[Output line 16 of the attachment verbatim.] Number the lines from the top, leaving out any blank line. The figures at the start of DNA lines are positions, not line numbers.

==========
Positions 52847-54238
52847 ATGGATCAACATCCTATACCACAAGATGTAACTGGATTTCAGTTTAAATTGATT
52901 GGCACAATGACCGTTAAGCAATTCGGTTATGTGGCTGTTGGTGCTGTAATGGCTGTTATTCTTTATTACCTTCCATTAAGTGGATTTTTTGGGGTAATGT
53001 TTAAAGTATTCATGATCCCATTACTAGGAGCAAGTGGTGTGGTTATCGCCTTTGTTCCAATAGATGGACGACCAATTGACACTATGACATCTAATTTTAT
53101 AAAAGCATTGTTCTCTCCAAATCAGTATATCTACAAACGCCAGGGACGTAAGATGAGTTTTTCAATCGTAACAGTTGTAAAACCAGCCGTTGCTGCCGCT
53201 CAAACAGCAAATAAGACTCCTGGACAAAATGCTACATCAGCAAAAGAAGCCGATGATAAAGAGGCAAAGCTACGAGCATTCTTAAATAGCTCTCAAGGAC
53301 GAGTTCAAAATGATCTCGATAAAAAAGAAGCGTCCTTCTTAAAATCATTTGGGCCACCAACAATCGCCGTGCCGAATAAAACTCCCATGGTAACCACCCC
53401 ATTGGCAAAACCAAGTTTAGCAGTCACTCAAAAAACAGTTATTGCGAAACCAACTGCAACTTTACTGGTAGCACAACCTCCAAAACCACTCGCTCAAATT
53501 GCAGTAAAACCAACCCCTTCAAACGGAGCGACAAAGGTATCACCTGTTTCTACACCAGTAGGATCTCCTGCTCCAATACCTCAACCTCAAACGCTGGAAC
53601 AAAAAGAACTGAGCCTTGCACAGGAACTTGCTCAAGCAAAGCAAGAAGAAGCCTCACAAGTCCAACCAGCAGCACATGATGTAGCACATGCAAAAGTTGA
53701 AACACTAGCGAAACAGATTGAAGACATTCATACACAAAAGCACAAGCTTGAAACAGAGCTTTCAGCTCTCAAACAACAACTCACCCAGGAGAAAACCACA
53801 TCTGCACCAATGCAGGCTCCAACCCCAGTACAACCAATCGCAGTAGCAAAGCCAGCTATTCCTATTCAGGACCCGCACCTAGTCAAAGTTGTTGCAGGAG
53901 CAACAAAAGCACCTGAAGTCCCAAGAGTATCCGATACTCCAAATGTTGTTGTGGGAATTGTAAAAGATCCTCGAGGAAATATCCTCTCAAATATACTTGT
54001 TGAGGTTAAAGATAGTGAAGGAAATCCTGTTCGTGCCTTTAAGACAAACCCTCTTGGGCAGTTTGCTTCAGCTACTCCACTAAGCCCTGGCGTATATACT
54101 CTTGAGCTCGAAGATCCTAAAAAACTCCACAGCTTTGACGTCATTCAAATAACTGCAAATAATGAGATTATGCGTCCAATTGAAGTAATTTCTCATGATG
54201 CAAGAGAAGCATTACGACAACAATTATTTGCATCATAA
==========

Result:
54201 CAAGAGAAGCATTACGACAACAATTATTTGCATCATAA